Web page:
Term life insurance is temporary, but it doesn't have to stay that way. Most term life policies sold today can be converted to permanent whole life or universal life insurance policies. While term life insurance covers you for a certain period of time – 10, 15, 20 or 30 years – permanent life insurance covers you until you die.
When you convert from term life to permanent, you won't have to answer questions about your health or undergo a medical exam. If you purchased a term life policy when you were in excellent health but then later got sick, you will maintain the health rating you had when you bought the policy.
"All you have to do is sign a form and write a check," says Damon Bates, vice president of insurance marketing at MassMutual.
If you're young, the conversion feature also allows you to build your life insurance investment gradually as money becomes available.
Life insurance is a paradox: The people who need it most and can qualify for the best rates are young people starting families who can least afford to purchase coverage, says Joe Skarda, a retirement plan specialist and director of training and education at Sapient Financial Group in San Antonio.
Still, that doesn’t mean there aren't options for getting the coverage you need and adjusting that coverage to maximize your benefits as your situation changes.
Term life, which is far more affordable than universal or whole life insurance, can be converted in pieces as earning power grows. You don't have to convert the entire amount or convert all at once.
For instance, you might convert $100,000 of a $1 million term life policy to permanent life every few years. This is a strategy many people use to accumulate permanent life insurance, Bates says.
Yet, just 1 percent of term life policies were converted to permanent policies in 2002, according to the most recent figures from LIMRA, the global research and consulting group that tracks the life insurance industry.
"We believe the reason is that a significant number of term policyholders opt to replace their existing term coverage with a similar – and very often cheaper – plan," LIMRA spokesperson Catherine Theroux says.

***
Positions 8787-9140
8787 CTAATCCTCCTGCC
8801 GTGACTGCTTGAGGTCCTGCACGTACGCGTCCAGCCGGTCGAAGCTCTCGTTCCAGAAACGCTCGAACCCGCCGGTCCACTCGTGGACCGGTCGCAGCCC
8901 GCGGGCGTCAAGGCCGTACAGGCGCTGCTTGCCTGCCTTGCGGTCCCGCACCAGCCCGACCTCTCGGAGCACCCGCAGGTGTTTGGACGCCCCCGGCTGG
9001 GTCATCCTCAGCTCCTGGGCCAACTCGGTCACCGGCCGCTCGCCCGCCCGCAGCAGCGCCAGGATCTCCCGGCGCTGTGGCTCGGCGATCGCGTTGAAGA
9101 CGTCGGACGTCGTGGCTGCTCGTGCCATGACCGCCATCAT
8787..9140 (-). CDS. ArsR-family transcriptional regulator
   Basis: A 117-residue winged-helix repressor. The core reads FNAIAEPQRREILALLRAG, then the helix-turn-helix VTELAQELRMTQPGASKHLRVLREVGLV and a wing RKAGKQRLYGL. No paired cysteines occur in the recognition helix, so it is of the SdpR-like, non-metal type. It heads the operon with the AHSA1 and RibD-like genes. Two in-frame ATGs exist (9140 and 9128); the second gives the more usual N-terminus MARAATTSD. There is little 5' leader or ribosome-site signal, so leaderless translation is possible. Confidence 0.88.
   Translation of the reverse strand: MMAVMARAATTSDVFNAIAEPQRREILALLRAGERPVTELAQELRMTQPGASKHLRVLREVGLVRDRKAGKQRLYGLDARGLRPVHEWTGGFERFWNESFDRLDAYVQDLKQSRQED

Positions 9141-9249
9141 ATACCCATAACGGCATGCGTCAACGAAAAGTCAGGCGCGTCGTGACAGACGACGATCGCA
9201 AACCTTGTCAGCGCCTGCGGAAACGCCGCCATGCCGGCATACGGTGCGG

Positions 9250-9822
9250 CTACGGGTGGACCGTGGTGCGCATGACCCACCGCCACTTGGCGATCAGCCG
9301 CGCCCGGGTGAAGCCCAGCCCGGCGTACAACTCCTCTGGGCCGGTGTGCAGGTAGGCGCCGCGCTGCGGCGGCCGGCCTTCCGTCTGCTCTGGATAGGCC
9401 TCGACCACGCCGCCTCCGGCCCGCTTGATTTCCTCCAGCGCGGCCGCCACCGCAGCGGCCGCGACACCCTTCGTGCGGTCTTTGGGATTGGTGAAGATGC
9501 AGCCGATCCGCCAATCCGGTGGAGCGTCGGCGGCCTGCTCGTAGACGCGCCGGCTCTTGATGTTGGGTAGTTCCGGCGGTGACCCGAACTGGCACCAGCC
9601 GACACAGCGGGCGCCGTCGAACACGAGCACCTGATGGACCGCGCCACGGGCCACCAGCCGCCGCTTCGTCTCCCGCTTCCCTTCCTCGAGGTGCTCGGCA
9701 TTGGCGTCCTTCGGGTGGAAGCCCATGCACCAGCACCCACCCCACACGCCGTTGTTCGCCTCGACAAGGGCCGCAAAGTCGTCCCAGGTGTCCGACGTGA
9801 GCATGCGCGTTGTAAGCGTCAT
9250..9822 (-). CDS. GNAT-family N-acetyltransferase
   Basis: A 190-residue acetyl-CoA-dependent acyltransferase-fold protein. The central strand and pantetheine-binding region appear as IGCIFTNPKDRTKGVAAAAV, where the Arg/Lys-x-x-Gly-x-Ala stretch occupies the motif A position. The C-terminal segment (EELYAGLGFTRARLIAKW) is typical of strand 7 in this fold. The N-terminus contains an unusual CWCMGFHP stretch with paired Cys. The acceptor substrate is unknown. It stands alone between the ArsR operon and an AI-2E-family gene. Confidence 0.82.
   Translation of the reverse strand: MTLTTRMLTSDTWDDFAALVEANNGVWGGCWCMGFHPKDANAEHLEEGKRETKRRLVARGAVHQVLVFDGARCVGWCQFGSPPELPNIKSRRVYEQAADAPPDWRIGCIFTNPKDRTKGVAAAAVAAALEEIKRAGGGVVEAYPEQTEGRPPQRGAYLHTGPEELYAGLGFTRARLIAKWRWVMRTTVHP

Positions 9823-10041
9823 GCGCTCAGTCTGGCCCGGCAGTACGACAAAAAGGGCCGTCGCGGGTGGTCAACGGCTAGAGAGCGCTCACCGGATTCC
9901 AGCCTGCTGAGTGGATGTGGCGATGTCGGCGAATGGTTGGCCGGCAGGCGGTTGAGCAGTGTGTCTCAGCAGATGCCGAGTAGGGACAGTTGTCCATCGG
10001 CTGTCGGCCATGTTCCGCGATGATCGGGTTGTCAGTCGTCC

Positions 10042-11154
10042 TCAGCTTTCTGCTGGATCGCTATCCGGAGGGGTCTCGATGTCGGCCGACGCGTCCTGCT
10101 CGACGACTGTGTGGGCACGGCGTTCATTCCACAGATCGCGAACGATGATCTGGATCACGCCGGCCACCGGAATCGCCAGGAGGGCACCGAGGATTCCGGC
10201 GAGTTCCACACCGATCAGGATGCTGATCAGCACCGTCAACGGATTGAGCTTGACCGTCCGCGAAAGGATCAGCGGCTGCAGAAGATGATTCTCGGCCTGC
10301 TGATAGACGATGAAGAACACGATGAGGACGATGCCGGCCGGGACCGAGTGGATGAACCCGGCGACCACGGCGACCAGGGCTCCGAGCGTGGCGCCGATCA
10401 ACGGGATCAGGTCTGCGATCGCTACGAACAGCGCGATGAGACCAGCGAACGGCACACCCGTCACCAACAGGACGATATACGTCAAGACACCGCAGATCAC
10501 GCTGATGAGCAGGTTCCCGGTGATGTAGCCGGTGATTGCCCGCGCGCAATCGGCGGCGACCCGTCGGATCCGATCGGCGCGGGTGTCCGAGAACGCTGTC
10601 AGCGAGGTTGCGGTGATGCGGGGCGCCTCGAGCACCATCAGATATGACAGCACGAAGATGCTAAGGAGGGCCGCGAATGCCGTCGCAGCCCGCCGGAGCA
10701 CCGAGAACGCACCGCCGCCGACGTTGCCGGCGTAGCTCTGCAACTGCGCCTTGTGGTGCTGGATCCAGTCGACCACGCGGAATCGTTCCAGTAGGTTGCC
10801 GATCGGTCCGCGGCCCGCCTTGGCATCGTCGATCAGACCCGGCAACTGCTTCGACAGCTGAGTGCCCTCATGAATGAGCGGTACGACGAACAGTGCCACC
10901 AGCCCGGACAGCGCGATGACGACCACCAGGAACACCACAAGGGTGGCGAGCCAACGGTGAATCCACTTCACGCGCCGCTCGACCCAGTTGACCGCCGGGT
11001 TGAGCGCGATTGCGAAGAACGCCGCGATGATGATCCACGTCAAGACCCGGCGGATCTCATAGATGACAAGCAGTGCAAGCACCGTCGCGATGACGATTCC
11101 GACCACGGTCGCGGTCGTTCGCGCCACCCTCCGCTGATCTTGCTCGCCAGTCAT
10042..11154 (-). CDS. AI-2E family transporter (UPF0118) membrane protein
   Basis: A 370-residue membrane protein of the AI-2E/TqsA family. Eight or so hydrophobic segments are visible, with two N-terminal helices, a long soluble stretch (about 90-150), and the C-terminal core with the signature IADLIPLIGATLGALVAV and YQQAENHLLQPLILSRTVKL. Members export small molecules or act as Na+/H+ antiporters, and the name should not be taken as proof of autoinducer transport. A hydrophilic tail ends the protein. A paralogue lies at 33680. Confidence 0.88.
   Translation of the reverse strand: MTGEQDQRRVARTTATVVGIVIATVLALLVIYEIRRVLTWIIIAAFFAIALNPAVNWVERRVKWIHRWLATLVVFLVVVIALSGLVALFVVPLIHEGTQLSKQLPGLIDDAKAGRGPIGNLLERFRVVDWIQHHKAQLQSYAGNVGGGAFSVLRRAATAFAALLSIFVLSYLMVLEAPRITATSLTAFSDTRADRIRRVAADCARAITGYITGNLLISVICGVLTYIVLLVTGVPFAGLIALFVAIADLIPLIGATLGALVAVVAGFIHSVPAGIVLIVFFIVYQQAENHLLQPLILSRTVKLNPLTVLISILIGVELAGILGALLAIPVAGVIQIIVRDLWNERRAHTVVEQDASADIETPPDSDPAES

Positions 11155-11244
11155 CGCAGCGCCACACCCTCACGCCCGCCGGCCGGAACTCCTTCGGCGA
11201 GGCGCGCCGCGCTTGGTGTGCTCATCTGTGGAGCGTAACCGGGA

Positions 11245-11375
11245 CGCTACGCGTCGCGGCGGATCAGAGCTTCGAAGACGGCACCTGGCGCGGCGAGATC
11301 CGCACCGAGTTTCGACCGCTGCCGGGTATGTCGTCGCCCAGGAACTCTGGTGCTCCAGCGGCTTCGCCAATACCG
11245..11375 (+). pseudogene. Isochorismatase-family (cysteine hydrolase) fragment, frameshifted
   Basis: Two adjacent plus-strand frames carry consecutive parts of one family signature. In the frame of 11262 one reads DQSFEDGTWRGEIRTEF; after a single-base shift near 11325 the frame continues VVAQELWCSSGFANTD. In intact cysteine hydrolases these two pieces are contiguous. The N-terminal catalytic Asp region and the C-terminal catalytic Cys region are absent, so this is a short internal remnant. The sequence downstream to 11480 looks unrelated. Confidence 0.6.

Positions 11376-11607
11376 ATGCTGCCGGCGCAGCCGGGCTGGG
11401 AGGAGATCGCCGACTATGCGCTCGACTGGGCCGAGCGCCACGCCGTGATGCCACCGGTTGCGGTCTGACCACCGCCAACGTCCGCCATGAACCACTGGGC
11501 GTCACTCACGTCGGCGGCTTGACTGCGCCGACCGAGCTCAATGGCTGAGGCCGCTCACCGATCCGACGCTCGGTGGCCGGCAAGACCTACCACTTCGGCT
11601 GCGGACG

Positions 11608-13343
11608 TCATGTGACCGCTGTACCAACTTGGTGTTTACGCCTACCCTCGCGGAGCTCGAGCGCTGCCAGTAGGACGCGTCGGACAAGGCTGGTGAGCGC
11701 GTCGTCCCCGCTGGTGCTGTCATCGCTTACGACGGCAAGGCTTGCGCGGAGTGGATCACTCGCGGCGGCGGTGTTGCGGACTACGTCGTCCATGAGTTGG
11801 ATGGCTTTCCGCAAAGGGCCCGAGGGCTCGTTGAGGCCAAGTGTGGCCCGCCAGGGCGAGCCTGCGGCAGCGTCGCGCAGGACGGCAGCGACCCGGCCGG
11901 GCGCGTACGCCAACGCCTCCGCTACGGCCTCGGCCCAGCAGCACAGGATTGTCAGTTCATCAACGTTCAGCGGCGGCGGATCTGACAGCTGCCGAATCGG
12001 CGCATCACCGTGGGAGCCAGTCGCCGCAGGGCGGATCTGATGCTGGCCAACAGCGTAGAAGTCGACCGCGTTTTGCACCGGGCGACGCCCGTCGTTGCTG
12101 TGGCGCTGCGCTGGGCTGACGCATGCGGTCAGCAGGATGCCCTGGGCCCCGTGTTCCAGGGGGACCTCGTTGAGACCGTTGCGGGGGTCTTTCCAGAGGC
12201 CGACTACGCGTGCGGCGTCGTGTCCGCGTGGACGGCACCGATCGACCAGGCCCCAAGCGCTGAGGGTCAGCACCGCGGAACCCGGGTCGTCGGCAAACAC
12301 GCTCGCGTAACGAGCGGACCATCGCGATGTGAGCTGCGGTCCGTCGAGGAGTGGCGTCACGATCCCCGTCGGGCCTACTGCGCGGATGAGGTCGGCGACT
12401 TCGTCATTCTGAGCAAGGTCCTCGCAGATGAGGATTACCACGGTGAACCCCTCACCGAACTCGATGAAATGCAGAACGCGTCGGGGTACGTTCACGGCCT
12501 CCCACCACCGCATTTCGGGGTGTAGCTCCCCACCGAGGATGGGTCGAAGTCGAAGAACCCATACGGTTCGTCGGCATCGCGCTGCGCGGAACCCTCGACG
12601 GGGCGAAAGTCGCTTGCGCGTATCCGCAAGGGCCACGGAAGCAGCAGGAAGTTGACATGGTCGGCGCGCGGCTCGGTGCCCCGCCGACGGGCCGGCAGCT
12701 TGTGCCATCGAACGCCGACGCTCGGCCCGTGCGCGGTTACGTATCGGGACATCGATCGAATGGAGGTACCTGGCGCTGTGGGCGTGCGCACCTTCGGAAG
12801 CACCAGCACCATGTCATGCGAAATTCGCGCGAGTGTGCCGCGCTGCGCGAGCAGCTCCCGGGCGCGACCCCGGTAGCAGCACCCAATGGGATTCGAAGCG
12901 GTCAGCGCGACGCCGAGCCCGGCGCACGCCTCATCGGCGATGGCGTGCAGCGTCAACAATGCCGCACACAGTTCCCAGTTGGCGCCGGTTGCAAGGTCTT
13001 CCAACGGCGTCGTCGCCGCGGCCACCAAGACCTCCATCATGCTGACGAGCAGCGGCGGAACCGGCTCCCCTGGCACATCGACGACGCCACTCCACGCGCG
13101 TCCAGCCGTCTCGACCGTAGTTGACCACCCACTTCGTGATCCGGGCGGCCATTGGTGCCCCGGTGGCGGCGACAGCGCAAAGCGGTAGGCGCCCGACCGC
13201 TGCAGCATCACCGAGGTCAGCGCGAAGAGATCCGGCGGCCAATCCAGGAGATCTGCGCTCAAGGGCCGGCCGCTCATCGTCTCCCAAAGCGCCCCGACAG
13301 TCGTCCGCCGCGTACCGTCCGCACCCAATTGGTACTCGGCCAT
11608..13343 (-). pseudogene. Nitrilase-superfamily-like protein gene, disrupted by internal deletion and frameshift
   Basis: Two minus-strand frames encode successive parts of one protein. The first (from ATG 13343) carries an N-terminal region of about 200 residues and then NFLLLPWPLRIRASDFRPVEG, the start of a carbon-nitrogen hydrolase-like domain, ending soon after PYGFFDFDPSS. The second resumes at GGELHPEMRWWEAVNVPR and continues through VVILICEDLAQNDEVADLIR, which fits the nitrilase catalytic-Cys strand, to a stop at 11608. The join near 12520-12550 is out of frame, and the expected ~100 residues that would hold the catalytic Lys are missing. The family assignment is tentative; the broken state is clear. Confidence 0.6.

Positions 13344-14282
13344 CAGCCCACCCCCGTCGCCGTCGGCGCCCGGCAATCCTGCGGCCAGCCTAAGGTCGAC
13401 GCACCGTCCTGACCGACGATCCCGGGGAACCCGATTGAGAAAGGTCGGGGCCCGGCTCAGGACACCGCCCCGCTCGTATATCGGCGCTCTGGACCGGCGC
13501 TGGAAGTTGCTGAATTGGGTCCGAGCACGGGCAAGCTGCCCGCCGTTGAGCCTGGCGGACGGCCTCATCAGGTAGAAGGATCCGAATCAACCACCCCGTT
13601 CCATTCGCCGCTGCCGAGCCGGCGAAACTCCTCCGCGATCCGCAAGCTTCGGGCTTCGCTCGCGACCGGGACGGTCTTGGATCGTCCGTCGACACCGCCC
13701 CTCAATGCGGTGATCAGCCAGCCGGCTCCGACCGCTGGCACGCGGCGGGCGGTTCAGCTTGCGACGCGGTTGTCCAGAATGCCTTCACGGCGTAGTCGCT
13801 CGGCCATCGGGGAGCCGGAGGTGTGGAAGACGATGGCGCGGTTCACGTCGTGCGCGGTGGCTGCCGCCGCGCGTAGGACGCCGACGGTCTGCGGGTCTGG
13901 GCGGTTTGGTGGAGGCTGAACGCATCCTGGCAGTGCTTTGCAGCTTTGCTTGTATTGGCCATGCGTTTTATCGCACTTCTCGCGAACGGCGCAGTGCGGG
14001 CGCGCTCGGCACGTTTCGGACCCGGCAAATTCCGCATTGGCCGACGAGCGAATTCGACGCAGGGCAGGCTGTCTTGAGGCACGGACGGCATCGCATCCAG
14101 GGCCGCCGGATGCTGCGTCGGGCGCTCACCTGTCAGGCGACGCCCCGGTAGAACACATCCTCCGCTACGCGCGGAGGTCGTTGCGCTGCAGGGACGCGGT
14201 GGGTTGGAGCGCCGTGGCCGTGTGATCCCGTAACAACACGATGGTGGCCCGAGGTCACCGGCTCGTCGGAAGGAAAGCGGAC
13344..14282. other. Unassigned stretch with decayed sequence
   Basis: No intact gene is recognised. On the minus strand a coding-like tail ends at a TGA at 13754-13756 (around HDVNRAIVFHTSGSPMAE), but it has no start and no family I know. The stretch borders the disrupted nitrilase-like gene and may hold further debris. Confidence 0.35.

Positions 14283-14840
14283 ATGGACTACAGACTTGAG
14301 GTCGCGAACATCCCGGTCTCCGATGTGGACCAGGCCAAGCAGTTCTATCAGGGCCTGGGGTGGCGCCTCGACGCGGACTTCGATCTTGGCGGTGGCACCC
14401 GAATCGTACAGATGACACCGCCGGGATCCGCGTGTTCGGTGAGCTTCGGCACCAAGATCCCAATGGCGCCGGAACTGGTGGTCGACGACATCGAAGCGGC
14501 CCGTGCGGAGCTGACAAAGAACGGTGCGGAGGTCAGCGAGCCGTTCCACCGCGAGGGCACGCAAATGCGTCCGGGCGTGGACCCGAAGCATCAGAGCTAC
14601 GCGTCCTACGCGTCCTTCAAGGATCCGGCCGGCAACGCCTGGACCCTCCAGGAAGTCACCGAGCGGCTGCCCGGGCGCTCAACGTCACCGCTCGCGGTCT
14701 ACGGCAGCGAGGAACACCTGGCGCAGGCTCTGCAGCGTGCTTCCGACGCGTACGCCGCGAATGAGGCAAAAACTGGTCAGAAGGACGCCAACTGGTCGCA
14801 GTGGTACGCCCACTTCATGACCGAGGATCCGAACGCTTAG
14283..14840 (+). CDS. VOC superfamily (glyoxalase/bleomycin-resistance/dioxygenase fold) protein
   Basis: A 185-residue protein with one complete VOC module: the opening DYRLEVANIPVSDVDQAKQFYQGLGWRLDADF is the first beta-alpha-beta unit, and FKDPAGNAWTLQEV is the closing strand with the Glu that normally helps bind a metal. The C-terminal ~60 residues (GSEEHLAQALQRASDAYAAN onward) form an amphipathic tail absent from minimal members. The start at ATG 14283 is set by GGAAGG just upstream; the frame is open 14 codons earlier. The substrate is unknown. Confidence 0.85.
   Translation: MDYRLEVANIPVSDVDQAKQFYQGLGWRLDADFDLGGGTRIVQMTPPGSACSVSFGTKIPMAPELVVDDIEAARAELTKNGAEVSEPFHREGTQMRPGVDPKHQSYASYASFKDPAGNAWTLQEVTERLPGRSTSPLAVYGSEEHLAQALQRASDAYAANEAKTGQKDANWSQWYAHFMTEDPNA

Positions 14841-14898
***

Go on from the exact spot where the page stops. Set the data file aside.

A proliferation of new products and advancements in underwriting has created a hypercompetitive term marketplace, she says.
Rather than converting their policies, some people shop the term life market every two to three years and replace existing policies with new, cheaper term life policies, Skarda says.
Policyholders who do convert from term to permanent plans, however, tend to do so with help. Skarda and Bates both say the percentage of conversions is much higher among buyers who work with agents and purchase policies from large, leading life insurance companies.
When shopping for a term life insurance policy, ask yourself the following questions:
Is the policy convertible? Although most term life policies are convertible, some do not have a conversion feature.
What's the deadline? Some policies let you convert until the end of the term, but many will only let you convert up to a specified deadline during the term.
"In many cases, people buying longer term policies forget (about the deadline)," Skarda says.
He suggests working with a reputable adviser who can stay on top of the policy and advise you about conversion.
Bear in mind the premium for a permanent policy will be higher the longer you wait to convert.
"We can lock in your good health, but we can't lock in your age. Time marches forward," Bates says.
What are your conversion options? "That depends on the company and the quality of its portfolio," Bates says.
Many buyers view term life as a commodity and shop for the cheapest policy, but both Bates and Skarda says it's important to consider quality, which includes the quality of products to which you can convert the term life policy.
What are your options if you don't convert? Once a life insurance policy reaches the end of its term, the premium spikes and is no longer guaranteed. You either pay exorbitant rates to keep it in force or have to shop for a new term life or permanent life insurance policy, which may be difficult if your health has declined. Keep that fact in mind.
In shopping for life insurance, don't go it alone, Theroux says.
"You should talk to an adviser and look at what you have now and what you need," she says.